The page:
There are two questions I would put to you – as a boss or management do you consciously ask ‘Am I leading, am I managing or am I supervising when working with an employee, a group or with teams?’
‘Do I adapt my style when I work with different people or do I communicate in the same way with everyone?’
Let’s take the first of these and remind ourselves of the differences.
Leaders create a vision for the company or the organisation. A vision statement provides an inspirational future direction – something clear to aim for yet not written as a business goal, e.g. “To fill the earth with the light and warmth of hospitality“ (Hilton Worldwide).
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Leaders build a mission statement which provides the purpose of the company e.g. “…. We will market the most appealing and widely worn casual clothing in the world….” (Levi Strauss & Co). A values statement is also essential in order that employees, customers and the public understand the culture and beliefs and the way in which the company or organisation wish to operate. The leader is responsible for creating and driving a strategy that takes the company from where it is now to where it wants to be at a point in the future. The Leader works on the long-term.
Managers implement the strategy agreeing ambitious yet achievable goals with their team members, maximising the efficiency of all the resources within budgets, developing all the assets including the human resource and delivering business objectives. The Manager focuses on the medium term.
Supervisors oversee operational aspects of their areas ensuring targets are being met, quality is being retained and standards and procedures are being adhered to.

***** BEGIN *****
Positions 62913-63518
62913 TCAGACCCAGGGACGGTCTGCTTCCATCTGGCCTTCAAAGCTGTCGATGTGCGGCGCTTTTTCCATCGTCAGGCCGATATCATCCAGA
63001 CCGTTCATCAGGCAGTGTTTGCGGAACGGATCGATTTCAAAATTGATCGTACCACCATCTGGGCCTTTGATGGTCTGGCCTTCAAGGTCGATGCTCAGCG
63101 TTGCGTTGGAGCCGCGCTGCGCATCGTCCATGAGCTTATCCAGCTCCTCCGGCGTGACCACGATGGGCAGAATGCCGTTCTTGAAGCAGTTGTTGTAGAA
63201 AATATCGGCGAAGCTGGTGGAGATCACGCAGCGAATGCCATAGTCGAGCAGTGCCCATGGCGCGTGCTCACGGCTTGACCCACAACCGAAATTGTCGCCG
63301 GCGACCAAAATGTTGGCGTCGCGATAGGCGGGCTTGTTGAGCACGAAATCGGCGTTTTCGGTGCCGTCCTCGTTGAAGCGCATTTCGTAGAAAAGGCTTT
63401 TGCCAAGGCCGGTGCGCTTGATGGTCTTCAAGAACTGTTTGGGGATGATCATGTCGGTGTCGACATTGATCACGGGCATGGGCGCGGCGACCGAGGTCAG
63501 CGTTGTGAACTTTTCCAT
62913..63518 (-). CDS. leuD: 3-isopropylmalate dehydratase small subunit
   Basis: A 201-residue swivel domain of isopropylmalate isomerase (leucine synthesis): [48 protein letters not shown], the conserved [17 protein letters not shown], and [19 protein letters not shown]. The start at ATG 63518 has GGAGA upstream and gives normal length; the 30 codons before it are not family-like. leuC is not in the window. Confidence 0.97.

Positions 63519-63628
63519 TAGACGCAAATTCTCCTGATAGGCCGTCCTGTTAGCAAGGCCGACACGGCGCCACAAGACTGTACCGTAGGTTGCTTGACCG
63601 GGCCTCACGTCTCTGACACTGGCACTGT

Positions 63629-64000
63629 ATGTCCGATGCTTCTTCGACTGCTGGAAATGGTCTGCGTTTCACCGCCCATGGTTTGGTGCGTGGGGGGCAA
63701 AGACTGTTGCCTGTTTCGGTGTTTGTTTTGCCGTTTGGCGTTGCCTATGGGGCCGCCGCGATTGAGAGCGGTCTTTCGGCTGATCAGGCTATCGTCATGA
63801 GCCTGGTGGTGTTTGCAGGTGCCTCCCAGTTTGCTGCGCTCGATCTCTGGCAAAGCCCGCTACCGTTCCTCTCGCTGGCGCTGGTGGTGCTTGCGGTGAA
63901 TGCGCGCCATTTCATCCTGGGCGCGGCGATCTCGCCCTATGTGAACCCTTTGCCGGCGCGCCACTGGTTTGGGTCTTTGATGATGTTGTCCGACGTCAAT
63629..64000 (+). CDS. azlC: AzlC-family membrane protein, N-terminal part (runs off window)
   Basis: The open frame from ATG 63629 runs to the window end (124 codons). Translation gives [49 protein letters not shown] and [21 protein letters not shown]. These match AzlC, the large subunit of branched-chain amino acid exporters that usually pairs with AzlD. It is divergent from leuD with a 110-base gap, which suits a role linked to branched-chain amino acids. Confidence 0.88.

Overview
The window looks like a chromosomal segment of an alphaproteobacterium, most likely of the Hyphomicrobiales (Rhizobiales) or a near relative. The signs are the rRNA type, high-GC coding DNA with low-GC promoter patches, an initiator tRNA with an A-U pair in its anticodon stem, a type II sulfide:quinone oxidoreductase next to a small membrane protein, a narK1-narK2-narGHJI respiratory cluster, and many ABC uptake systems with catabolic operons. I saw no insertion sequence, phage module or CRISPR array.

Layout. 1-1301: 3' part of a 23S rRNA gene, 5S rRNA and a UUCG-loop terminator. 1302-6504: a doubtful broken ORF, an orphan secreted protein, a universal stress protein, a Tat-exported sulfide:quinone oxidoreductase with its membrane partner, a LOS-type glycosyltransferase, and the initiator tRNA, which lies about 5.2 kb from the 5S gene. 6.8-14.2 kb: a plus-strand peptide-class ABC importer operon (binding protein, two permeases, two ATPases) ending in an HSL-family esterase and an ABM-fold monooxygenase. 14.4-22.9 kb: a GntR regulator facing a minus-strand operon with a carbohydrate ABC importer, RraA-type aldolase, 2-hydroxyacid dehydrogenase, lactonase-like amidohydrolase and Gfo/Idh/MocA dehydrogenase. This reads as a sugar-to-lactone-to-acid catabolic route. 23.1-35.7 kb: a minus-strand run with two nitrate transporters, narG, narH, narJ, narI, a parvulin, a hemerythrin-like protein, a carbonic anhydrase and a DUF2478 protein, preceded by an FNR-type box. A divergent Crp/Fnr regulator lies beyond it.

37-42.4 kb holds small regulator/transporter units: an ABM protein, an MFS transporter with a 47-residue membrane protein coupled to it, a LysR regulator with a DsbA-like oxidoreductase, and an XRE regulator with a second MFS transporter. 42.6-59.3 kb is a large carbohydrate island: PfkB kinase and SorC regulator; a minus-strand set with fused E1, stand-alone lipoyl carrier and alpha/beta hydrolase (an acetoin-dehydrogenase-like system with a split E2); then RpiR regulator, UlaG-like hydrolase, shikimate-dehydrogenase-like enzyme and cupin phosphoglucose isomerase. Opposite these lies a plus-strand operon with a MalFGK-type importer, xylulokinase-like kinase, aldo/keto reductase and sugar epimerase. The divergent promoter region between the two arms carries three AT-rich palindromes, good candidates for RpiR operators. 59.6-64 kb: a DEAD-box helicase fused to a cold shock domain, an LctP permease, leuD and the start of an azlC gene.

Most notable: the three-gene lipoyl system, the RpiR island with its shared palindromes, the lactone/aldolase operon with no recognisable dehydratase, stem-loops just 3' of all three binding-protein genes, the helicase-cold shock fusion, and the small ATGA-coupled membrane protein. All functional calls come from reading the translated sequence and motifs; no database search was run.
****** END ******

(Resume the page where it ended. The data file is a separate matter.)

The Supervisor is responsible for the short-term.
In the Borders where businesses are subsidiaries of corporates, SMEs and micro enterprises one person is often in two or three of these roles. It is critical the boss recognises that success requires a Leader, a Manager and a Supervisor even although he or she may have to wear more than one of these hats. Each hat requires a different skill-set and approach. It can be confusing and sometimes lonely yet so very rewarding when carried out effectively.
The answer to the second question needs to be ‘yes’ as the boss must adapt their style to inspire and motivate each team member. Very often a boss will wonder why one employee responds positively to an instruction or a conversation when another responds negatively to exactly the same message conveyed in the same manner.
The boss will be frustrated at the reaction of the latter and see that team member as a difficult employee. This may be the case but often the boss has not recognised that the two people are totally different styles with differing needs. One is sensitive and the other straight talking; perhaps one is more open to change and the other hates anything to shift from ‘how it’s always been’, maybe one requires closer micro-management being new to the task or the team and welcomes direction while the other has a developed skill-set, a vast degree of knowledge and likes to be consulted rather than being told.